Other winners included Serena Williams — 6-2, 6-3 against Tamara Zidansek in a match that finished with the Rod Laver Arena retractable roof closed because of rain — No. 1 Ash Barty, 2018 Australian Open champion Caroline Wozniacki and two-time major champion Petra Kvitova, the runner-up to Osaka in Australia a year ago.

In the last featured match of the night, No. 10 Madison Keys defeated Arantxa Rus 7-6 (7-3), 6-2.

Defending men’s champion Novak Djokovic required all of 95 minutes to breeze past Japanese wild-card entry Tatsuma Ito 6-1, 6-4, 6-2, while Roger Federer swept Filip Krajinovic 6-1, 6-4, 6-1.

Gauff was not at her very best on a windy afternoon against Cirstea but managed to figure her way out of trouble repeatedly. Gauff demonstrated plenty of grit, yes, and also enthusiasm, pumping herself up by shaking a fist and yelling, “Come on!” after most of her successful points down the stretch.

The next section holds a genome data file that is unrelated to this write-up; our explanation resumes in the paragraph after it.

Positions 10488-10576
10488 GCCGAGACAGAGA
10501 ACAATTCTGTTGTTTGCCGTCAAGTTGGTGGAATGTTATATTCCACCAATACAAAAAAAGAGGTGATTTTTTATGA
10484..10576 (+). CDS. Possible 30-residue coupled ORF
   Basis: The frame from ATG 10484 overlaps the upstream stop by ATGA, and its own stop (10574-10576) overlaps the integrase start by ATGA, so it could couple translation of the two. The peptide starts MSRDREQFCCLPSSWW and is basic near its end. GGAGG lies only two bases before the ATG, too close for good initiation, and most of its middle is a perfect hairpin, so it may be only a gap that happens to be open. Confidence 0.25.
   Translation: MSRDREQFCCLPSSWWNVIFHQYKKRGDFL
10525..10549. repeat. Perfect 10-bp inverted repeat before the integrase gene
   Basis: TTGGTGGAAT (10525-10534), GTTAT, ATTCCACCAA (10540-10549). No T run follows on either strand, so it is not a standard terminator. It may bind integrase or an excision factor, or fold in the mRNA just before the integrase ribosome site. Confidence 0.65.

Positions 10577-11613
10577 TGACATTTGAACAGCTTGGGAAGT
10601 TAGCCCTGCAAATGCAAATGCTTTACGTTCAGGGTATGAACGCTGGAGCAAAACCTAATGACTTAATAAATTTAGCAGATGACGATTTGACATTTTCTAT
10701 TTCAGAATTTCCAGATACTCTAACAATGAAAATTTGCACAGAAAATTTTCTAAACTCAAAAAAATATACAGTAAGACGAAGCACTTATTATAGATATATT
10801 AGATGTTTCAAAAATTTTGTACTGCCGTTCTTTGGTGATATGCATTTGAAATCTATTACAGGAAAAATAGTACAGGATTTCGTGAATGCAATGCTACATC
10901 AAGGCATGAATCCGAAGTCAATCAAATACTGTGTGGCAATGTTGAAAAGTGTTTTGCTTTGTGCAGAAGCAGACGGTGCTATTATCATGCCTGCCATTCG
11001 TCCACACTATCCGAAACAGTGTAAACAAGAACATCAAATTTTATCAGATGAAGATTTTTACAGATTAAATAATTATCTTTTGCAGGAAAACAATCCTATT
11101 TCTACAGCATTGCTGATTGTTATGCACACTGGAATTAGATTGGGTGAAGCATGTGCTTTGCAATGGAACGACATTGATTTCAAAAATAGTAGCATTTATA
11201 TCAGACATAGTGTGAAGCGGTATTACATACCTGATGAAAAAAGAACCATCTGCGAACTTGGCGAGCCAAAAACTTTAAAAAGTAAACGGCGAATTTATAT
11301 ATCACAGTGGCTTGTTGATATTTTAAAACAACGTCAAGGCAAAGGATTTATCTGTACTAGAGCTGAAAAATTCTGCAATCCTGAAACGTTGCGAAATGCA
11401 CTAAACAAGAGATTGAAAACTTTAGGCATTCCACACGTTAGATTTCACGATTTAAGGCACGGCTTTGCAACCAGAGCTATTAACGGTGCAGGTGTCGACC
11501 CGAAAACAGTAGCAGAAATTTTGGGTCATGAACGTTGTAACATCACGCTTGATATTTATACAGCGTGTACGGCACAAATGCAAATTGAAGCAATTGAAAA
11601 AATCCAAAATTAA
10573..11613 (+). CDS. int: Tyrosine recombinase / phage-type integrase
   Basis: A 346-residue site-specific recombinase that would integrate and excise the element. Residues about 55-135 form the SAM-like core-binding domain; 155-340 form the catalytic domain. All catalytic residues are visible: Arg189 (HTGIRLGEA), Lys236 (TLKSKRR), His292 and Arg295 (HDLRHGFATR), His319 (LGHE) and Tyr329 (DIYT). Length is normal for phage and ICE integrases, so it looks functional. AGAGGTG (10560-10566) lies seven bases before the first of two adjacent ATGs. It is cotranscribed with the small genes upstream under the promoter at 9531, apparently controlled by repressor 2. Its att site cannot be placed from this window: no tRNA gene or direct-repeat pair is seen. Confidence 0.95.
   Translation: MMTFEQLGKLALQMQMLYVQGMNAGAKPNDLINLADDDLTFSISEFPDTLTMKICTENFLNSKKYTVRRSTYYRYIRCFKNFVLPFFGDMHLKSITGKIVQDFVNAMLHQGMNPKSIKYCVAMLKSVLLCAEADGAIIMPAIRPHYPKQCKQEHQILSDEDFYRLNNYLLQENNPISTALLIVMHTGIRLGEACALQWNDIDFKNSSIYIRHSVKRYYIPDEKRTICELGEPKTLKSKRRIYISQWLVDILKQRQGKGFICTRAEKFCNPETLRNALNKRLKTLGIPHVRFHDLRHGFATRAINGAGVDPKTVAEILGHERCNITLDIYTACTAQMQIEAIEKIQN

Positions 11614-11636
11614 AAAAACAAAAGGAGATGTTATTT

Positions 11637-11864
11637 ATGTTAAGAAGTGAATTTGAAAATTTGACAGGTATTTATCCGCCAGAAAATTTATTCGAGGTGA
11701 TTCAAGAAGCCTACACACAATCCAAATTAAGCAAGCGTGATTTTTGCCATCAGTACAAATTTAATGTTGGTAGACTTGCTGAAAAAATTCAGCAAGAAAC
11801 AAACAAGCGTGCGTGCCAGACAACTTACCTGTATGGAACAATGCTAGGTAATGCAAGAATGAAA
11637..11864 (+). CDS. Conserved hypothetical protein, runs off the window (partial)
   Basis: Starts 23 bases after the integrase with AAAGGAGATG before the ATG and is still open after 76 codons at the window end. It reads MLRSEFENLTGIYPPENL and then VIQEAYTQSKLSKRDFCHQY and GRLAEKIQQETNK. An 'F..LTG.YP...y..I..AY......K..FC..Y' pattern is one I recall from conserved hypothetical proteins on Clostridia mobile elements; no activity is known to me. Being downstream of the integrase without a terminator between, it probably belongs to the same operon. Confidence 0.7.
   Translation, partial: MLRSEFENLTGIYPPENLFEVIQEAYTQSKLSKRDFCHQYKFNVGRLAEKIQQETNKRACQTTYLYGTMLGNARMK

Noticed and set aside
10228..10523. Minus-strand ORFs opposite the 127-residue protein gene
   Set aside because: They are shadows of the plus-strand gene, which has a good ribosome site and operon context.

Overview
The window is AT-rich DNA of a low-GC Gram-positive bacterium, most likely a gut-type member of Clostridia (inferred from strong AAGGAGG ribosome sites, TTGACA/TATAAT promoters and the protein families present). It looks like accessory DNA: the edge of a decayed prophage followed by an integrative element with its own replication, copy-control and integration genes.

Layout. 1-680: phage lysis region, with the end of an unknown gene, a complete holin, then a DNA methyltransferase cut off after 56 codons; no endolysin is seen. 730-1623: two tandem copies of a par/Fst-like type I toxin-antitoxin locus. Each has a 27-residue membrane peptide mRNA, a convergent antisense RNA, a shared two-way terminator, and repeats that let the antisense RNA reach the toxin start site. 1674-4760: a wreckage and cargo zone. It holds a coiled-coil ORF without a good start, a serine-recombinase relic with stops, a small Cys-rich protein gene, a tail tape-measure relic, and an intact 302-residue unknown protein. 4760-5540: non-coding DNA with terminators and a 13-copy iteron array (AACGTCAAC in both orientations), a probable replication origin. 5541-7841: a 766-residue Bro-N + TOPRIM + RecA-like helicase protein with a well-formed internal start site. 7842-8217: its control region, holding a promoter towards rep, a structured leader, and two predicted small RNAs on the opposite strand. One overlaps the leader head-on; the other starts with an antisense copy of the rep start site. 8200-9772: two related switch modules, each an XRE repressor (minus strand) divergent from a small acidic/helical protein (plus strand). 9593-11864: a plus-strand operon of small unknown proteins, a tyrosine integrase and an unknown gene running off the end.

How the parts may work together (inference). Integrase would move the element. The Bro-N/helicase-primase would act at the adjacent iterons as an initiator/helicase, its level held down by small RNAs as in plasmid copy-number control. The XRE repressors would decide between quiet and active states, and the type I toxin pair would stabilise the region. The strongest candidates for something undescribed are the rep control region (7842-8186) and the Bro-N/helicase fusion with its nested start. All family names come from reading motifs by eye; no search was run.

All the while, Gauff was supported by a Melbourne Arena crowd that chanted, “Let’s go, Coco! Let’s go!”

Her father, Corey, was animated in the stands, too, except when he was squeezing his eyes shut at critical moments.

There were several of those for his precocious daughter, who was ranked only 313th last year when she became the youngest player in history to qualify for Wimbledon, then wound up beating Williams there en route to the fourth round.

It is a measure of her came-so-soon stardom that Gauff was playing at Melbourne Park’s third-largest stadium Wednesday, even though this was a matchup between a pair of players ranked outside the top 60 and with one career Grand Slam quarterfinal between them, more than a decade ago (Cirstea made it that far at the 2009 French Open).